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It started with 'some pig'

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CALOLet me tell you about a girl who is 6 years old. She started reading at age 4, when her tiny hands could barely grasp the books she devoured. She sits in bed every night for weeks on end, eating up E.B. White’s “Charlotte’s Web.”

When she reaches the spider’s tragic demise, she cries so hard until exhausted hiccups replace the sobs. And then, when she wakes the next morning and Charlotte’s death comes flooding back into her memory, she cries all over again.

The story affected her so much, it resulted in stone-cold dedication: That little girl stopped smushing spiders and didn’t eat pig meat for four years afterwards.

She was 6 years old when she first felt the heavy influence of words, when they moved her to action and blurred her vision. Now that same girl, me, sits in a room writing her final student column, and I'm three times the age I was when I read of that rare friendship between a pig and a barn spider, and my fascination with words has only grown with me.

I am awed by the quantity of them, that there are millions of variations of 26 letters strung together. I am always delighted by the tricks and devices that words can utilize, from the puns to the personifications to the alliteration.

But mostly, I am struck by the power that words have: the power to move you in ways you never imagined, the force to stir emotion in you that you might not have even known was there.

That impact sparked a fire in me to not only breathe words in and feel their intoxication, but also to breathe out some of my own.

It was enlightening to me that I have the ability to release the never-ending hullabaloo of thoughts inside my head and let them run wild with the smooth ink of a pen. There is something freeing about organizing your spinning mind, placing some kind of categorization to the seemingly undefinable.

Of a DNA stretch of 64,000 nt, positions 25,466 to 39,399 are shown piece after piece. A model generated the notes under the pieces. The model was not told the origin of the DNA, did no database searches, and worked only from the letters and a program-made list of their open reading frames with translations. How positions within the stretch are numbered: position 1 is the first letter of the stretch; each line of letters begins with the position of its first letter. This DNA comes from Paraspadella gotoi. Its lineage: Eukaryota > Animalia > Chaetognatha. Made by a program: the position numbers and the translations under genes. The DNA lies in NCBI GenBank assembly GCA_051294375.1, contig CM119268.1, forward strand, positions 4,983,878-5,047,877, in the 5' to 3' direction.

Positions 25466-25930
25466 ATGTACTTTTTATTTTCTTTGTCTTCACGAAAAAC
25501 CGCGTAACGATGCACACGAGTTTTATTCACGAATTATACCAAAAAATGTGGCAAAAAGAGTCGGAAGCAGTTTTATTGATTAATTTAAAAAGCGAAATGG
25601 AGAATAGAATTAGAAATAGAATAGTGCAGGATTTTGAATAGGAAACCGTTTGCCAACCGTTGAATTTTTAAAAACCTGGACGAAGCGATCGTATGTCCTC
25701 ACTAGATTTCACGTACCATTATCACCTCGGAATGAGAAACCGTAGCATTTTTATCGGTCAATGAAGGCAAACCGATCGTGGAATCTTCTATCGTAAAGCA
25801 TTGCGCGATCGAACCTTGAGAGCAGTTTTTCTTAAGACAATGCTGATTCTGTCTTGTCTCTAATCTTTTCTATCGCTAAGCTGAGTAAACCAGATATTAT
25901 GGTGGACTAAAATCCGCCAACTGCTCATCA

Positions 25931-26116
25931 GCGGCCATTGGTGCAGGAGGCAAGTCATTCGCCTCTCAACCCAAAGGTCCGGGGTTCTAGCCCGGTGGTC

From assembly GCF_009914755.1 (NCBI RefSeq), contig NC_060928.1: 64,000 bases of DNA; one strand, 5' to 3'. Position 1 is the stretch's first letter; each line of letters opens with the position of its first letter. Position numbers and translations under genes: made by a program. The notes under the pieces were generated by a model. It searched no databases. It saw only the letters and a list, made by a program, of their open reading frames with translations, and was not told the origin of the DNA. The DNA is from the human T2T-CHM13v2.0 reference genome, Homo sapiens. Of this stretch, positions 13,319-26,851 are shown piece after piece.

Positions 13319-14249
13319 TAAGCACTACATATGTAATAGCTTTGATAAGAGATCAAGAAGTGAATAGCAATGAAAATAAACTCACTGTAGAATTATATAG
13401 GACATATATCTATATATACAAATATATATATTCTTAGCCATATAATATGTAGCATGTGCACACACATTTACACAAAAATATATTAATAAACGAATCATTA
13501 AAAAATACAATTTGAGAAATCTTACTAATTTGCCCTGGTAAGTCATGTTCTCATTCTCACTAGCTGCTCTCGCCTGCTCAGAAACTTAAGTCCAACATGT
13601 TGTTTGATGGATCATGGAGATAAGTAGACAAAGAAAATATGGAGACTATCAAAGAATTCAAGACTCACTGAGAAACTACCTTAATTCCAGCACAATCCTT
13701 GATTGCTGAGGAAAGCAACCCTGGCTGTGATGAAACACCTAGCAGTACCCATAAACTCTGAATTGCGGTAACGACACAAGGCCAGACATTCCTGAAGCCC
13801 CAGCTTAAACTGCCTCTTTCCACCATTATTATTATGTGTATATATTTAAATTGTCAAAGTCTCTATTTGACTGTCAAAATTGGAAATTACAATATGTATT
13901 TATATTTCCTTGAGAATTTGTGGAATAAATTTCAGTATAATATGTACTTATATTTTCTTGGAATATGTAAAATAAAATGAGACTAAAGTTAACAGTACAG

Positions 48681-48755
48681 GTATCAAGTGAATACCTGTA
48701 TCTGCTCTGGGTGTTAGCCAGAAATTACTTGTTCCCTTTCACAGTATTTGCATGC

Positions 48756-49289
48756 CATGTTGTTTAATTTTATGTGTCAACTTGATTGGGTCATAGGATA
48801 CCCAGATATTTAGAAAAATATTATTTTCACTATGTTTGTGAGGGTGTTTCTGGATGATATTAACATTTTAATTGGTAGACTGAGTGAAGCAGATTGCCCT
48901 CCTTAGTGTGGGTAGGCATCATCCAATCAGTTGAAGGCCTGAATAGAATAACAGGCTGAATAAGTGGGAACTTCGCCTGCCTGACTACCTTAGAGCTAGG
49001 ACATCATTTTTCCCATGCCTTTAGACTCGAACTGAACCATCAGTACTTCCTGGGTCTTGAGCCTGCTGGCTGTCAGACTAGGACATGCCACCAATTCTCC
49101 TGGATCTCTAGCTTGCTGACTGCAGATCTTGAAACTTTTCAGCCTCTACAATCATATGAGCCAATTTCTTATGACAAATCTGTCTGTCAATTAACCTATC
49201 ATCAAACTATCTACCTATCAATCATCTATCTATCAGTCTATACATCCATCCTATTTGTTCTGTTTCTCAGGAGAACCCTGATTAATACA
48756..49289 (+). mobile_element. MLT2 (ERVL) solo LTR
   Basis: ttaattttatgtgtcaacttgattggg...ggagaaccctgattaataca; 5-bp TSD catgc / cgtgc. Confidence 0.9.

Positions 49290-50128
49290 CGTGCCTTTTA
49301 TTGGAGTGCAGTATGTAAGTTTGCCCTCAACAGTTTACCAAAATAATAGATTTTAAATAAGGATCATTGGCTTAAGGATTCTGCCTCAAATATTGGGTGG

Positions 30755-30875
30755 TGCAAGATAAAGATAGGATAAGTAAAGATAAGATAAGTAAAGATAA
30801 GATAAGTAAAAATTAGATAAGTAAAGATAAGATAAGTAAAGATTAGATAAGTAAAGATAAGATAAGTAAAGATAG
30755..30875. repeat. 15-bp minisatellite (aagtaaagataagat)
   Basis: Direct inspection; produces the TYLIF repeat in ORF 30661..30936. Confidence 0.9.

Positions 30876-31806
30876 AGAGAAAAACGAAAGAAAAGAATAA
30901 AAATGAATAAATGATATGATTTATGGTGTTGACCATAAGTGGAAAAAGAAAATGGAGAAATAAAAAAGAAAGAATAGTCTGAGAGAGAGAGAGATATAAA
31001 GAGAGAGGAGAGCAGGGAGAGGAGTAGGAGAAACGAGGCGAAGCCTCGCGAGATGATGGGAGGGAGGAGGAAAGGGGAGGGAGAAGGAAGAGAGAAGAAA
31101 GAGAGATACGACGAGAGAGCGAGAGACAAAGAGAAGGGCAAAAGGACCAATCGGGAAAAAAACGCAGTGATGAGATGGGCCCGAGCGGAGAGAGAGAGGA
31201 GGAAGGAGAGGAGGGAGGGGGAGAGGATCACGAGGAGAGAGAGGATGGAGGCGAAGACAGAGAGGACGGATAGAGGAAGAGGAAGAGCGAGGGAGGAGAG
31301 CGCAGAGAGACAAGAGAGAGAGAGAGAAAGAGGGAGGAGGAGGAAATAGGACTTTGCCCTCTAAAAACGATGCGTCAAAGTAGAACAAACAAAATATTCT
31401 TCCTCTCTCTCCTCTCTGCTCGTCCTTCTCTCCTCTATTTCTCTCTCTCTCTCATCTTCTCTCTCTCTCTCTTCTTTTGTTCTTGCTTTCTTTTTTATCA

Parts of me come out in everything I write. Bits of myself are found in the characters I create and the stories I unfold, and it’s unlike anything else to discover them. I write when I feel happy. I write when I feel sad. I write when I can barely hold the pen. I reveal the intricacies of my mind and heart to lined pages and Google docs before I can really reveal them to myself.

It often doesn’t come easily, however. Just because I have a passion for words doesn’t mean they always float effortlessly into my head. There are days when I erase whole paragraphs or slam the laptop down in frustration because I just can’t articulate what I want to say.

But it doesn’t matter. I have learned and will continue learning that writing leaves you with unanswered questions. I think that’s why I was always drawn to my English classes much more than math or science. There is no specific solution to how to say what you want to say. There are endless possibilities, infinite ways of capturing it. Writing always leaves you thinking; the greatest part of it is the struggle it takes to portray the complexities in your head.

So I will open the laptop or pick up the pencil and try again. I wouldn’t have it any other way.

In 1950, Nobel Prize winner William Faulkner gave a speech about the best works of literature, claiming that the ones that will be remembered and the only ones worth remembering will leave a scar on those who read them. He declared that the best works touch their readers with themes that are hard to put into words — themes of “love and honor and pity and pride and compassion and sacrifice” — but are put into words anyway, and that’s what makes them “worth the agony and the sweat.”

I’ve already been scarred many times by the works of Flannery O’Connor, Harper Lee, William Golding. Their work will stay with me forever, and has made me want to create something that will have the same effect on others.

I’ll write until my hands don’t work, and even then I’ll find a way. I can’t wait to leave my own scars on others through my writing, scars as strong and intricate as, say, a spider’s web.

Kate Calo was a regular columnist for the Lake Oswego Review in 2014-15, and she graduated from Lakeridge High School this June. Contact her at education@lakeoswegoreview.com.

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